WATERBURY, Conn. – Over 100 immigrant workers were forcibly denied entrance to the Rowland Government Center May 10, as they attempted to attend a Department of Motor Vehicles (DMV) public hearing. The violation of democratic rights was especially shocking because the hearing was discussing a proposal to prohibit some immigrants who have the legal right to live and work in the United States from getting drivers licenses.

‘Democracy doesn’t extend to us Latinos in this country,’ said one woman angrily as she tried to recover from a dose of pepper spray in her face. Two people were sent to the hospital ill and with torn clothes after state police used the spray to keep the doors from being pulled open. Dozens of others passed water bottles to get rid of the effects.

The incident was witnessed by several members of the State Legislature who vowed that the DMV would be required to hold another hearing in a large and accessible location. The DMV is required to present its proposals to the State Legislature for action in next year’s legislative session.

‘It is ludicrous that the people affected by these regulations are not being allowed to come in to speak and to hear the testimony,’ Western Connecticut Central Labor Council president Blair Bertaccini told the media.

Participation in the hearing was organized by the Service Employees International Union (SEIU) Local 32BJ and ACORN in Bridgeport. The workers traveled to the hearing in buses, and had prepared placards in Spanish and English to get their message across.

Speaking to the media on the steps of the government building prior to attempting to enter, the workers held a press conference addressed by labor leaders and elected officials.

‘We want you to know that you are not alone,’ said State Representative Lydia Martinez. ‘It is important that you let the DMV know the needs we have.’

‘You work hard for the prosperity of this state,’ said State Representative Filipe Reinoso. ‘You deserve a license. We will be working for you.’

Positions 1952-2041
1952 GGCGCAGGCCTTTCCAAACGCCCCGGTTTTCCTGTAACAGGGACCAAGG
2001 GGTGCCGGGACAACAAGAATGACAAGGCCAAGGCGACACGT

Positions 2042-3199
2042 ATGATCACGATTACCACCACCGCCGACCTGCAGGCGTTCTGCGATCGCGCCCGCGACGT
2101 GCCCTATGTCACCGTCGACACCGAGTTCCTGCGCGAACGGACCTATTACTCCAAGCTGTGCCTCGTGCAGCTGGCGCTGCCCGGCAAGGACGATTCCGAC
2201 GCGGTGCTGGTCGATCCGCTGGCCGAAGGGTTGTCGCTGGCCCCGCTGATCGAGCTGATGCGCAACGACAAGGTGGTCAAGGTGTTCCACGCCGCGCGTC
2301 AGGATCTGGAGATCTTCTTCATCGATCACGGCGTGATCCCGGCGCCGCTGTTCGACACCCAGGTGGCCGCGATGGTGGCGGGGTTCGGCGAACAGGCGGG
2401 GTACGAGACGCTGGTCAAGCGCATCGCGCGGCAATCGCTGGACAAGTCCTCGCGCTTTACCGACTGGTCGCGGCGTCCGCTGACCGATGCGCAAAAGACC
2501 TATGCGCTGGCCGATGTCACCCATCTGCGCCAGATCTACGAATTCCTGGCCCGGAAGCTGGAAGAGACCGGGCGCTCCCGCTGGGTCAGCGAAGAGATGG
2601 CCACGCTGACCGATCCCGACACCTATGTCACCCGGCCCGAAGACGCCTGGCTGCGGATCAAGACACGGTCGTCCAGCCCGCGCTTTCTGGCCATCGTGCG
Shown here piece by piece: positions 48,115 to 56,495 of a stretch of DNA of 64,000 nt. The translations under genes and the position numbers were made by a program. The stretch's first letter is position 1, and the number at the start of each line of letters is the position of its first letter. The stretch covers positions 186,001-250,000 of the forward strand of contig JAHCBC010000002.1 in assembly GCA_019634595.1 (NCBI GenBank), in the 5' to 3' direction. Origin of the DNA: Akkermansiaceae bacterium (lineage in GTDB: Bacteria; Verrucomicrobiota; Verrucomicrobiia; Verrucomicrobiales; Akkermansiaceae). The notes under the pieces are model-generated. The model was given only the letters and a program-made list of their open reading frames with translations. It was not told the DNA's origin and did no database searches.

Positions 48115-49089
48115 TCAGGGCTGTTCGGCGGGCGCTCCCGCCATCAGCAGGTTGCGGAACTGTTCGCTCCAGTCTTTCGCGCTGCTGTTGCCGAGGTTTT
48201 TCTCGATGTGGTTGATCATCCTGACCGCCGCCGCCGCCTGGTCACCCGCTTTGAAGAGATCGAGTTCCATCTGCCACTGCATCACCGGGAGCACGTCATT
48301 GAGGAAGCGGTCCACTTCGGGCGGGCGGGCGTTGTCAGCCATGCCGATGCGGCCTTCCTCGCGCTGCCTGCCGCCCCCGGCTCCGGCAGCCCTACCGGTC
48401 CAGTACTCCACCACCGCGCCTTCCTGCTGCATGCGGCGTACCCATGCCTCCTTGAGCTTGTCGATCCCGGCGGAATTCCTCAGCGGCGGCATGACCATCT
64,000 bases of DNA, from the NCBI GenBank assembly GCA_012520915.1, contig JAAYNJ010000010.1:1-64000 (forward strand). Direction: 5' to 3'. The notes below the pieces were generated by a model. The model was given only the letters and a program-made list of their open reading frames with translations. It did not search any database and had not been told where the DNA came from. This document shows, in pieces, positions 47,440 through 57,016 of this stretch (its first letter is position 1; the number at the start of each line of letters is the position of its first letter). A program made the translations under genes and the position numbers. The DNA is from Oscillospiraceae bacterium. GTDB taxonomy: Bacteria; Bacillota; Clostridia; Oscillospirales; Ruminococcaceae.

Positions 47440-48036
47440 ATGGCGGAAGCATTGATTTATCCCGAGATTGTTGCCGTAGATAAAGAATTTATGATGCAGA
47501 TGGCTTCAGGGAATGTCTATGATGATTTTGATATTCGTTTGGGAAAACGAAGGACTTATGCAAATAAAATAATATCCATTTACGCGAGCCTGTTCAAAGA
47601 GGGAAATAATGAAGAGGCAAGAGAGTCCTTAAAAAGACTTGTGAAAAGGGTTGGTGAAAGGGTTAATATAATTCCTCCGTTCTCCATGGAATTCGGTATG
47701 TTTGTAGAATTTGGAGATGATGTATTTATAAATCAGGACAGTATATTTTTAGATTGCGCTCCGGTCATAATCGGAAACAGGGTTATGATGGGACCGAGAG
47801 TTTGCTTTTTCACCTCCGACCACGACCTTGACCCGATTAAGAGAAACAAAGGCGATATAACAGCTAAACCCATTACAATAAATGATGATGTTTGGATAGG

ACORN, SEIU and the AFL-CIO Union Organizing Project have joined forces with immigration attorneys and business groups to protest the changes as discriminatory. In a joint letter presented to Commissioner Gary DeFilippo at the hearing, they requested an appointment to discuss the recommendations, emphasizing that ‘Our organizations represent thousands of residents across Connecticut, many of whom are immigrants who are adversely affected by the anti-immigrant policies in place at the DMV.’

These and similar measures initiated around the country since Sept. 11, which target immigrants, are being strongly protested as irrelevant to combating terrorism.

‘The DMV has clearly jumped on the post-Sept. 11 anti-immigrant bandwagon. What they are trying to do is bad for families. It’s bad for businesses. It’s bad for insurance companies. This policy will do nothing to ensure public safety; the only thing it will ensure is that we have more unsafe and uninsured drivers on our roads,’ said ACORN member Maria Casillas from Bridgeport.

Speakers emphasized that rather than preventing families from driving to work, school or the doctor, the best way to protect public safety and security is to ensure that all drivers are tested, licensed, and able to obtain car insurance.

Alex Ruano of Stamford, originally from El Salvador, gave his own story of difficulties getting to work because of the inadequate public transportation system in Connecticut. ‘My co-workers carpool to work. If our driver loses his license, there will be five building service workers in Stamford with no way to get to work. … The plan to prevent immigrants who have the legal right to work in this country from driving is bad public policy.’

Affidavits were submitted to the hearing showing the incompetence of DMV, which already denied drivers’ licenses to several individuals who have legal permanent residency status, saying they were here ‘illegally.’

The author can be reached at joelle.fishman@pobox.com